Annie Lane: Mortified by marriage

Published 5:39 pm Friday, July 29, 2022

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Dear Annie: I’ve been with my girlfriend for seven years and lived with her for four. She wants to get married and have kids. For the past three years, I’ve promised to propose every six months, but when the time comes, I back out. I even went ring shopping but couldn’t pull the trigger.

Although I want to get married and have kids one day, just the discussions of such a commitment give me serious anxiety to the point where I cannot breathe. I want us to travel the world before tying the knot, but she’s too attached to her job. My family says I am too young to get married at 27 and that if I need counseling now, before even proposing, things will only get worse when we have a mortgage and kids. My therapist says contemplating marriage should be exciting and happy, but all I feel is trapped. I love her, and living with her is fun, but marrying her feels like doom. She says I am stringing her along without a timeline as she is pushing 30, but I’m honest that I cannot guarantee if and when I’ll be ready. Do I propose with a five-year engagement?

— To Wed or Not To Wed

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Dear To Wed: If the idea alone of marrying this woman is leaving you short of breath and like you’re approaching “doom,” absolutely do not propose or continue promising her any kind of timeline you have no intention of keeping. It’s clear you two are on completely different pages — in different books, even — and for either of you to change your mind just for the sake of the other would be unfair and likely disastrous.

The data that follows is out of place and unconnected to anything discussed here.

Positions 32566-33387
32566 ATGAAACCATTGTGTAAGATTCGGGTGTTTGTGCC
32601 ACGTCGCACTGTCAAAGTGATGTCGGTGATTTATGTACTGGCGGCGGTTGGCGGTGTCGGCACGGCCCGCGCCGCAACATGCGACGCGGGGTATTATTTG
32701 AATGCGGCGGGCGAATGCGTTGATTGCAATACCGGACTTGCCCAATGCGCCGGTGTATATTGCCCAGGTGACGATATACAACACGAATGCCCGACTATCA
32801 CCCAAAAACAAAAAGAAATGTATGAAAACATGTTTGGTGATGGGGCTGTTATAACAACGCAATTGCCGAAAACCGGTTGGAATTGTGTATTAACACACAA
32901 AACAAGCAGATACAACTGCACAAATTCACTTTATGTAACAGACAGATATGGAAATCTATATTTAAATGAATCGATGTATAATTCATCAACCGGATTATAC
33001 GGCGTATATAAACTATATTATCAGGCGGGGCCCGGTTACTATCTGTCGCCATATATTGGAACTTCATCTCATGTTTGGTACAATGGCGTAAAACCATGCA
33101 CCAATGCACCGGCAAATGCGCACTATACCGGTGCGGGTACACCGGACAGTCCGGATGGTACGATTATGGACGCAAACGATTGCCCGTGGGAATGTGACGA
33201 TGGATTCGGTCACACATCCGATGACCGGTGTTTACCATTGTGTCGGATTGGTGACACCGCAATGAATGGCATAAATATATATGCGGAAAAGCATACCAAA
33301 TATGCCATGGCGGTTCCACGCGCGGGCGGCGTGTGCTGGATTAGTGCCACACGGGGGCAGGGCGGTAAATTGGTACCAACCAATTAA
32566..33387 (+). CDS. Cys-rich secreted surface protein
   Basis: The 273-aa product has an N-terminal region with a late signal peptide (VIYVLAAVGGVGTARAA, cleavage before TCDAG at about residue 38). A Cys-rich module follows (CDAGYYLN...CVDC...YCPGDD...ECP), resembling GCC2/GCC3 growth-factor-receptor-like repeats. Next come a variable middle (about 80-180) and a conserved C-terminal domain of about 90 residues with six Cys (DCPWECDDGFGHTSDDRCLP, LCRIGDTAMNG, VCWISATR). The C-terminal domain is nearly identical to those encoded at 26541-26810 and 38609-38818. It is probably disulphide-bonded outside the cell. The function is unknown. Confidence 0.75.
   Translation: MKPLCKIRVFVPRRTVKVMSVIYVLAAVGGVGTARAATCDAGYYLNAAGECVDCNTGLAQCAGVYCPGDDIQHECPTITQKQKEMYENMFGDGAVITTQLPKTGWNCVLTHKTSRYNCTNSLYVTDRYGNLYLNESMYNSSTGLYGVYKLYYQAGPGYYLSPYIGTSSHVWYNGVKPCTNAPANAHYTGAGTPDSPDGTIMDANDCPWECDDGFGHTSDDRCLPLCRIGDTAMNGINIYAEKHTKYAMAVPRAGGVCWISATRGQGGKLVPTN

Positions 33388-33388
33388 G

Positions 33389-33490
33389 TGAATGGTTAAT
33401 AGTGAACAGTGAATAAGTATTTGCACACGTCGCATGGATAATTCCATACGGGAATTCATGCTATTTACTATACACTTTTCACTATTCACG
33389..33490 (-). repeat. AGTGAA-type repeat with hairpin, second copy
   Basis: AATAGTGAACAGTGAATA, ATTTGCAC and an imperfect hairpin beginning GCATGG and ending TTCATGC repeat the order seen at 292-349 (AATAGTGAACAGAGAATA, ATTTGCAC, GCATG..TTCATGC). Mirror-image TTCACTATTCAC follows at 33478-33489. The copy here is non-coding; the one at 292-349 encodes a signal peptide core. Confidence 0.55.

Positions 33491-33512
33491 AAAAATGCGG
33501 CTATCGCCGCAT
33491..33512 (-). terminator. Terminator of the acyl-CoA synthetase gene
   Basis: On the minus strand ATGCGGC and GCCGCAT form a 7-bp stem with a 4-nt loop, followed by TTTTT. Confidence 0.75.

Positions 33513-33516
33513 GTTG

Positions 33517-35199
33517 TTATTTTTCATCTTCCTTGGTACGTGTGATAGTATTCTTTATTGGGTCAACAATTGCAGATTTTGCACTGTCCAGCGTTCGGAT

Your relationship has reached an impasse. I’d recommend couples therapy, in addition to continuing your individual counseling, to confront your commitment issues and see if there’s hope for building a future you’re both excited about. What you have to sort out is how much of this is your overall fear of commitment versus your feelings for your girlfriend. Do you think of all marriages as traps? Or is it just marriage to this woman that would leave you feeling trapped? With good therapy, you can sort this out.

• • •

Dear Annie: I’m a 36-year-old male. I moved away from home a year ago to be with my now ex-girlfriend. Things didn’t work out in the relationship, but I have a home here and love this small town. I took a job and work 76-plus hours weekly.

Now I have an opportunity to take a break and get away, so I decided to see my family back home.

But my father created a mess. He has a bunch of plans, as in driving a long way and only staying one night. I put a stop to that, explaining that I won’t have a ton of time on this trip. When I said that, he got mad and hung up on me. Now he is mad and telling my brother that I don’t have time for him, so he is done.

I’m thinking about canceling my trip altogether because this was a chance to get away from stress, but instead, it is adding more.

— Lone Wolf

Dear Lone Wolf: Your dad no doubt has the best of intentions, but he is clueless about how you want to relax with family after working your tail off for the past year. From his perspective, he is so excited to see you that he wanted to plan a visit that’s jampacked with fun activities and excursions for you to enjoy together as father and son.

The key to less stress here is communication and managing expectations. Your time at home is finite, and there are certainly better ways to spend it than driving all over the place for just one activity or outing. Call your dad and plan out the timeline for your visit. Allow him to keep one or two of his bigger plans on the agenda and suggest spending the rest of the time closer to home. What matters most is getting to reconnect and be with one another, wherever that may be.